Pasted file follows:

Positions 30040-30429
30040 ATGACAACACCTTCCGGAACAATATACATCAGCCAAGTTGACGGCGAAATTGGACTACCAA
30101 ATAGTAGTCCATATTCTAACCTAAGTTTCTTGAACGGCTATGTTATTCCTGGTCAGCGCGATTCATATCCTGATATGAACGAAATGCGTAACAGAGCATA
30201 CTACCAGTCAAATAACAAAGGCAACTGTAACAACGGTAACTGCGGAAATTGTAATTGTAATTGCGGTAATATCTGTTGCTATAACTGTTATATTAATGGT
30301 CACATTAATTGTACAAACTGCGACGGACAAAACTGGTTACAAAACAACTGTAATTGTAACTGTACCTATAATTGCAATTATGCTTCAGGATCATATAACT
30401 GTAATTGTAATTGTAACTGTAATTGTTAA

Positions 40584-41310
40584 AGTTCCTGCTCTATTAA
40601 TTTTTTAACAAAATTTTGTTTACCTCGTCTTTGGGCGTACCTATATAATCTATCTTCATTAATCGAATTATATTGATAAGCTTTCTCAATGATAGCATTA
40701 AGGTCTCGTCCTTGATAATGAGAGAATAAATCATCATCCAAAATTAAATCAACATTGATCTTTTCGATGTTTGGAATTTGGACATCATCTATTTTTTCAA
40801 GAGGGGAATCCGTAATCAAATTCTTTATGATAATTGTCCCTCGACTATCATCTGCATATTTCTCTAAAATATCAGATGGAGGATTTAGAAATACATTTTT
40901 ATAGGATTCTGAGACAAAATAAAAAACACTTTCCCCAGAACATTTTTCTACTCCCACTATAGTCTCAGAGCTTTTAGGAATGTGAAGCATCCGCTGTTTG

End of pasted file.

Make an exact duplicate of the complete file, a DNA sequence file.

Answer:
Positions 30040-30429
30040 ATGACAACACCTTCCGGAACAATATACATCAGCCAAGTTGACGGCGAAATTGGACTACCAA
30101 ATAGTAGTCCATATTCTAACCTAAGTTTCTTGAACGGCTATGTTATTCCTGGTCAGCGCGATTCATATCCTGATATGAACGAAATGCGTAACAGAGCATA
30201 CTACCAGTCAAATAACAAAGGCAACTGTAACAACGGTAACTGCGGAAATTGTAATTGTAATTGCGGTAATATCTGTTGCTATAACTGTTATATTAATGGT
30301 CACATTAATTGTACAAACTGCGACGGACAAAACTGGTTACAAAACAACTGTAATTGTAACTGTACCTATAATTGCAATTATGCTTCAGGATCATATAACT
30401 GTAATTGTAATTGTAACTGTAATTGTTAA

Positions 40584-41310
40584 AGTTCCTGCTCTATTAA
40601 TTTTTTAACAAAATTTTGTTTACCTCGTCTTTGGGCGTACCTATATAATCTATCTTCATTAATCGAATTATATTGATAAGCTTTCTCAATGATAGCATTA
40701 AGGTCTCGTCCTTGATAATGAGAGAATAAATCATCATCCAAAATTAAATCAACATTGATCTTTTCGATGTTTGGAATTTGGACATCATCTATTTTTTCAA
40801 GAGGGGAATCCGTAATCAAATTCTTTATGATAATTGTCCCTCGACTATCATCTGCATATTTCTCTAAAATATCAGATGGAGGATTTAGAAATACATTTTT
40901 ATAGGATTCTGAGACAAAATAAAAAACACTTTCCCCAGAACATTTTTCTACTCCCACTATAGTCTCAGAGCTTTTAGGAATGTGAAGCATCCGCTGTTTG